Grieving can be a confusing process. It’s not as simple as feeling sad, it’s actually a lot of emotions all mixed up. Sorrow, guilt, freedom, anger, fear, relief … these are just a few of the feelings that we may experience. It’s not even as simple as someone dying. We grieve many things in our lifetime. Moving, the death of a pet, retirement, the end of an addiction, a loss of trust and the end of a marriage or a relationship are all moments in which we experience grief.
It's pretty much expected for people to be unhappy about getting a divorce. After all, nobody gets married, expecting to sign divorce papers later down the line. But how do you have a happy (or at least happier) divorce? Our expert offers her best advice!
In 2007, my father passed away right after Father's Day. It took time for me to be at peace with myself since he drove hundreds of miles to celebrate Father's Day with me — and ended up having a heart attack. Since then, I have learned to deal with the loss of my dad and how to honor him on Father's Day.
If you're lucky, you'll never have to know what it's like to be the victim of infidelity. Still, the statistics aren't promising: About 60 percent of men and 40 percent of women will have an affair at some point in their marriages.
We always hear about the five stages of grief a person goes through when a loved one passes away. They were first proposed by Elisabeth Kübler-Ross in her 1969 book On Death and Dying. Did you know that you will also go through these five stages of grief after a divorce?
Dear Dr. Romance: What Is The Grieving Process? What are the stages of the grieving process? Dear Reader: If you've had a personal loss, I am sorry that you have to go through it. The traditional stages of grieving, developed by Elizabeth Kubler-Ross, are Denial (or shock), Anger, Bargaining, Depression, and Acceptance. How long it takes depends on how big the loss is.
Mother's Day for women who have had a voluntary pregnancy termination, or abortion, can be just as unhappy as Valentine's Day for people in bad relationships. On a day that motherhood is embraced and celebrated, many women experience sadness over their choice and are reminded of "what might have been."
Audrey Pott, Rehtaeh Parsons, Martin Richard from the Boston Marathon bombing and other children like them should not have their lives reduced to the headlines surrounding their tragic deaths. And yet, how can these parents cope with the deaths of their children and come to a sense of peace?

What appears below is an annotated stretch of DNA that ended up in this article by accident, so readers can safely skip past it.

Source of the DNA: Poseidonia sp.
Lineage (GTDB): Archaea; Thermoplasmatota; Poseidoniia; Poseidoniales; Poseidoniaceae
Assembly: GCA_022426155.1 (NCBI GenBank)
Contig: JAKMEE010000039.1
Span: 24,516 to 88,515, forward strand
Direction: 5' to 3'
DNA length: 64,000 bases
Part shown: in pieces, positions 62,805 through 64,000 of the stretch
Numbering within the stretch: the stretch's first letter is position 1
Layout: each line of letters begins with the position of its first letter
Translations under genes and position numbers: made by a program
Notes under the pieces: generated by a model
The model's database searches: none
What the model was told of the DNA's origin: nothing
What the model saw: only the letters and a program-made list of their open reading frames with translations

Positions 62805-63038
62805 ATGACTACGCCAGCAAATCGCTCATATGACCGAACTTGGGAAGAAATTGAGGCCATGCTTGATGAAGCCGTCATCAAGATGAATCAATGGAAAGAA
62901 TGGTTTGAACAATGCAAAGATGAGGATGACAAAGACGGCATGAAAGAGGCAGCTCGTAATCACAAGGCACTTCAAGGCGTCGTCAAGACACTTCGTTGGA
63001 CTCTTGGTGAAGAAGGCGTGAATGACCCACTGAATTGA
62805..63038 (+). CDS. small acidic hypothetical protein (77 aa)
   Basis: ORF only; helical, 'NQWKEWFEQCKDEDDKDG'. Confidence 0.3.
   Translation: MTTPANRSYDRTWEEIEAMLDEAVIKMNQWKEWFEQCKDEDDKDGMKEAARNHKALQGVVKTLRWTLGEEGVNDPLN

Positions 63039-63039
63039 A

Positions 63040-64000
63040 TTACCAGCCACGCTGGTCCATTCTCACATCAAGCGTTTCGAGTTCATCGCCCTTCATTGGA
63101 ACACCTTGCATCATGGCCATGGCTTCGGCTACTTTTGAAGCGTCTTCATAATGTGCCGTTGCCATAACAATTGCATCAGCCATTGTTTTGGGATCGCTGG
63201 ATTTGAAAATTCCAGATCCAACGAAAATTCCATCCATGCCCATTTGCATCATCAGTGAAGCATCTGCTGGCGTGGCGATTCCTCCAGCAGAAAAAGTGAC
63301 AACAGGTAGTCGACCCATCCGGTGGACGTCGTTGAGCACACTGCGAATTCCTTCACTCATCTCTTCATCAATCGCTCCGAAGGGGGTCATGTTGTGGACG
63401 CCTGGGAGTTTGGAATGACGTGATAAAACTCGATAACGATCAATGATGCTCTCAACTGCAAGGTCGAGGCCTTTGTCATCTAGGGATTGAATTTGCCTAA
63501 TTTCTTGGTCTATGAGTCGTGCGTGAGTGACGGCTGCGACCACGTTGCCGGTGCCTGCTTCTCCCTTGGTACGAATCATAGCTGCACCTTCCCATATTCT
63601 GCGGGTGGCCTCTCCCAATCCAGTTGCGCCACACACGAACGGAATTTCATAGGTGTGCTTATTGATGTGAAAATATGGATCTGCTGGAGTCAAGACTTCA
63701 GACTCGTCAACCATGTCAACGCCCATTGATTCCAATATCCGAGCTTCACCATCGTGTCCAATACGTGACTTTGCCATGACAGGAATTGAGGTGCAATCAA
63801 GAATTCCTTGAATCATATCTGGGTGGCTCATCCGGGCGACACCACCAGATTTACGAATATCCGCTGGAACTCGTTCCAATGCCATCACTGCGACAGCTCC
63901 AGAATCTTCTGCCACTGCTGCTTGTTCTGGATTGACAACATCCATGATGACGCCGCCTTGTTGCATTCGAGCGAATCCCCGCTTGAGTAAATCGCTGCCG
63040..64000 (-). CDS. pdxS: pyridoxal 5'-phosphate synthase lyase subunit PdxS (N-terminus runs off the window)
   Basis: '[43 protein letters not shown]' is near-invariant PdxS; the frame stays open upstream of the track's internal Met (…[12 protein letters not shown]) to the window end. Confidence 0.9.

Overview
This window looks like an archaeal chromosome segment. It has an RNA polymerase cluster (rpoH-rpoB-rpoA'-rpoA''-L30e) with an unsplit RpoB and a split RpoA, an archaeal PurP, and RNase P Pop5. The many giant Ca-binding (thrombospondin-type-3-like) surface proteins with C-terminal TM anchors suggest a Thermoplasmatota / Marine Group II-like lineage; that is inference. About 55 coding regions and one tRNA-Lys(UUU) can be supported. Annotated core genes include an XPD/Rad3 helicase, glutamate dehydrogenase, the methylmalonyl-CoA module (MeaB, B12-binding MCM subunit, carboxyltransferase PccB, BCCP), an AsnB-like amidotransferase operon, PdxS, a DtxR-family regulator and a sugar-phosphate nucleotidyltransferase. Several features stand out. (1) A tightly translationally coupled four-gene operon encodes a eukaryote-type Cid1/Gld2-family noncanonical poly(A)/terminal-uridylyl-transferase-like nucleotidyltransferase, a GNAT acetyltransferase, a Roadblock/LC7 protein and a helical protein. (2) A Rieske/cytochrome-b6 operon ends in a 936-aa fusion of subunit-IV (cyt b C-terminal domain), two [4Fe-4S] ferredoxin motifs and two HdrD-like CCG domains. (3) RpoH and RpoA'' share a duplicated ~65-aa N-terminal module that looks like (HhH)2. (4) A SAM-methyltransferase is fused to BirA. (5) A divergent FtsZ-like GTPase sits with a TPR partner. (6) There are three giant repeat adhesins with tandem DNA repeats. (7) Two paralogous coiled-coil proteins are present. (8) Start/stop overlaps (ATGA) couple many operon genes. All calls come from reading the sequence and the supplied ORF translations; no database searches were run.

In the eight months since my husband's sudden death, I made it through the first Thanksgiving, Christmas, Valentine's Day and Easter. For each one, I had friends and family in place to spend time with. The last thing on my mind was the need to be prepared for grieving around the "first" tax preparation.
Women who have had abortions may not feel entitled to grieve the loss of their unborn children. After all, they rationalize, you shouldn't be permitted to grieve over a loss you have chosen to create. And so, putting the missing pieces together can be confusing and overwhelming for them.
Mother’s Day is a time to honor and cherish mothers. Whether your relationship with her is nurturing or strained, all mothers have one thing in common, they love their children to the depths of their soul. It is a time to appreciate her effort at loving and raising you. Alas, what if your mom is no longer around? Maybe she has passed on, or refuses to talk with you as an adult. Maybe you are feeling sad and lonely without her. Here are a few tips to get through the day.
There are many things expect to experience in our lives, but losing a sibling is not one of them. It certainly wasn't something I thought I would deal with in my lifetime, but low and behold, in December of 1996 I lost my older sister and immediately became part of a club of sibling survivors. Obviously, being new to the club, I didn't understand all that was involved.
In 1961, author Robert A. Heinlein coined the term "grok" in his best-selling book, "Stranger in a Strange Land". The Oxford English Dictionary defines grok as "to understand intuitively or by empathy; to establish rapport with" and "to empathize or communicate sympathetically (with)."